Jabalpur: Senior Bharatiya Janata Party (BJP) leader Murli Manohar Joshi on Friday blamed the ruling Congress party for mishandling the bifurcation of Andhra Pradesh and spreading resentment among the people of the state.
On July 31 this year, the Congress had passed a resolution for the creation of the new Telangana state, a move that revived deep political divisions.
After the bifurcation of Andhra Pradesh, the creation of Telangana would lead to the formation of India`s 29th state.
Joshi said the BJP supported the bifurcation, however, it was against the mishandling of the entire procedure that also fuelled protests and violence.
"What is the Congress party doing in Andhra Pradesh? We are in the favour of forming Telangana state but the Congress Party has created differences among the people of Andhra Pradesh. There is resentment and a clash of ideology between the people of Telangana and Andhra Pradesh. The Congress Party is giving rise to two different societies by such a mismanaged bifurcation," Joshi said.
Political analysts observed this as a move by the ruling party to shore up its political fortunes after dragging its feet over the explosive issue for four decades.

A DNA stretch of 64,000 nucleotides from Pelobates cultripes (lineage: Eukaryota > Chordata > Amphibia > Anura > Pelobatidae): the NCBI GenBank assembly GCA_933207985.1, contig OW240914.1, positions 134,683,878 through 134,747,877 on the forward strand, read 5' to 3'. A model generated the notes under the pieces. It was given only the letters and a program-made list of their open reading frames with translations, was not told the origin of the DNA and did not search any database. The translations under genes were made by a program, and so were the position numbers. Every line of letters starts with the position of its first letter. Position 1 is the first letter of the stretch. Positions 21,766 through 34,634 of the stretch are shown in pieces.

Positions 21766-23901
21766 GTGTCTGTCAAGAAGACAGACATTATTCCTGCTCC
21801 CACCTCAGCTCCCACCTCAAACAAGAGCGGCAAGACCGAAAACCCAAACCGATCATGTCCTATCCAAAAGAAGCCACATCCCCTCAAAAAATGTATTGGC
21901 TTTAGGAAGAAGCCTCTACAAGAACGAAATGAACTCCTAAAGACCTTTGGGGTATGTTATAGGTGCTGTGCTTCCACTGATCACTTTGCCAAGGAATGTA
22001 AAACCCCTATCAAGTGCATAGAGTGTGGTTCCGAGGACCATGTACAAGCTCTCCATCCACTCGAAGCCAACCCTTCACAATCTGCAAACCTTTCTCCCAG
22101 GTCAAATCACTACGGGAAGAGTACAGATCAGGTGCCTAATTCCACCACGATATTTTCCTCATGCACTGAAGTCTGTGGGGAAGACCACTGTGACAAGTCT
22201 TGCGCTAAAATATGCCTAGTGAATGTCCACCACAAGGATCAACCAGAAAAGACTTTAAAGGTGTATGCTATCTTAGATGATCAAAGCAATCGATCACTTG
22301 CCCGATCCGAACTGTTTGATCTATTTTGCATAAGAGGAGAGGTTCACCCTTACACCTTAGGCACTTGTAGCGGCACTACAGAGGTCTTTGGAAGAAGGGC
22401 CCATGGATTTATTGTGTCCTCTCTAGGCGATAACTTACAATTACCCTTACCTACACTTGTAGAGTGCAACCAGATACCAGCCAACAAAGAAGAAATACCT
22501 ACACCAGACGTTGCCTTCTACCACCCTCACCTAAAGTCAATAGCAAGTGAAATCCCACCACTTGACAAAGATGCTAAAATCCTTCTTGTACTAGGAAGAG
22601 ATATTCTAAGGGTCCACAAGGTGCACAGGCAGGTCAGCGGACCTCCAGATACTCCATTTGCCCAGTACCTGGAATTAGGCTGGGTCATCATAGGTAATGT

The Congress party is expected to table the bifurcation bill during the forthcoming Winter Session of Parliament.
On the issue of inflation, Joshi said the Congress party is putting the burden of its wrong financial policies on the common man.
"Leaders of the Congress Party are only capable of putting the blame of its misgovernance and wrong financial policies on the common man," he added.
India`s wholesale price index based headline inflation rose to an eight-month high in October at 7 percent, driven by costlier fuel and manufactured goods, raising the prospect of a fresh interest rate hike.
Earlier on November 21, India`s Finance Minister, Palaniappan Chidambaram said the fiscal deficit target of 4.8 percent of gross domestic product in 2012/13 would not be breached under any circumstances, even as many private economists say the deficit could cross the five percent mark.